<June 21> The Saints hired the Carpenters Hall in for five hundred dollars a year, payable by contribution, large enough to accommodate ten or fifteen hundred hearers and Elders and preached therein, this day, for the first time.
stated to the Council that he was authorized to inform them, that President Joseph Smith Junr. had vetoed the proceedings of the Council of the 20th. June in relation to his memorial. Laid over for re-hearing till Friday next. . Clerk—
<29> “, Ohio, June 29, 1840— Brother Joseph. I am alive and with the help of God I mean to live still— I am as the Prodigal Son, though I never doubt or disbelieve the fulness of the Gospel. I have been greatly abased and humbled. And I blessed the God of Israel when I lately read your Prophetic blessing on my head as follows “The Lord will chasten him because he taketh honor to himself and when his soul is greatly humbled he will forsake the evil. Then shall [HC 4:141] the light of the Lord break upon him as at noon day, and in him shall be no darkness <&c> I have seen the folly of my way and I tremble at the Gulf I have passed, so it is, and why I know not. I prayed and God answered, but what could I do? says I, I will repent and live, and ask my old brethren to forgive me, and though they chasten me to death, yet Iwilldie with them, for their God is my God— The least place with them is enough for me, yea it is bigger and better than all Babylon. Then I dreamed that I was in a large house with many Mansions with you and and , and when it was said Supper must be made ready, by one of the Cooks, I saw no meat, but you said there was plenty and you shewed me much, and as good as I ever saw; and while cutting to cook, your heart and mine beat within us, and we took each other’s hand and cried for joy” and I awoke and took courage. I know my situation, you know it, and God knows it, and I want to be saved if my friends will help me. Like the Captain that was cast away on a desert Island, when he got off, he went to Sea again, and made his fortune the next time, so let my lot be, I have done wrong, and am sorry. The beam is in my own eye.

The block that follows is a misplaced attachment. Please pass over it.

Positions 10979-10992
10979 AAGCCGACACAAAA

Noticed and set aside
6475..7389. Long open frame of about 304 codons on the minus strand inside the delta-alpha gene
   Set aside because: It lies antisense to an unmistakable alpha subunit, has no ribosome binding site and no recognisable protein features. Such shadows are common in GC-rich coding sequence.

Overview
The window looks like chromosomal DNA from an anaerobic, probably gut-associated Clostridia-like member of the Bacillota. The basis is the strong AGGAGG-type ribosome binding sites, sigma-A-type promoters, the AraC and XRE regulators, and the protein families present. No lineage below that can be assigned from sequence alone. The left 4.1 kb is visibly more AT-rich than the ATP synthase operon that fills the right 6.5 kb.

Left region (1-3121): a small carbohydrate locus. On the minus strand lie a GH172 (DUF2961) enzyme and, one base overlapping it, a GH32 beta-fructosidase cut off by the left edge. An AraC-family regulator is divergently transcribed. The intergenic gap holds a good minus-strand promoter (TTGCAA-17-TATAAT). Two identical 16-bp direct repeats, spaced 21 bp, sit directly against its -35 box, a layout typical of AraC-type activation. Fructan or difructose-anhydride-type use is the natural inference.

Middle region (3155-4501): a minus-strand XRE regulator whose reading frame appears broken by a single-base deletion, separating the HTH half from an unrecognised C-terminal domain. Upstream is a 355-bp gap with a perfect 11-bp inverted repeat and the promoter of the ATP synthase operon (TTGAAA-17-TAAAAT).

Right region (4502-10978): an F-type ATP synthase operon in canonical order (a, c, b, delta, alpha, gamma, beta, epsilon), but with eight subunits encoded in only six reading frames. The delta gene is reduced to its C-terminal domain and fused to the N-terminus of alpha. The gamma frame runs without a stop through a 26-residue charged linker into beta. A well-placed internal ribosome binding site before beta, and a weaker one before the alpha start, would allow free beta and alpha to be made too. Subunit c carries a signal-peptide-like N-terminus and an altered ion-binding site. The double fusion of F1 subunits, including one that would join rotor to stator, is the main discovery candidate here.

I have not walked with my friends according to my holy anointing, I ask forgiveness in the name of Jesus Christ of all the Saints for I will do right God helping me, I want your fellowship: If you cannot grant that, grant me your Peace and friendship, for we are brethren, and our Communion used to be Sweet and whenever the Lord brings us together again I willmakeallthe Satisfaction, on every pointthat Saintsor Godcan require. Amen. — to Prests. Joseph Smith, , &c.
Dear Brother— We have been in this place a few days, and have preached faithfully— a very great prospect of some able and influential men embracing the faith in this place. We have moved along slowly. [p. 1066]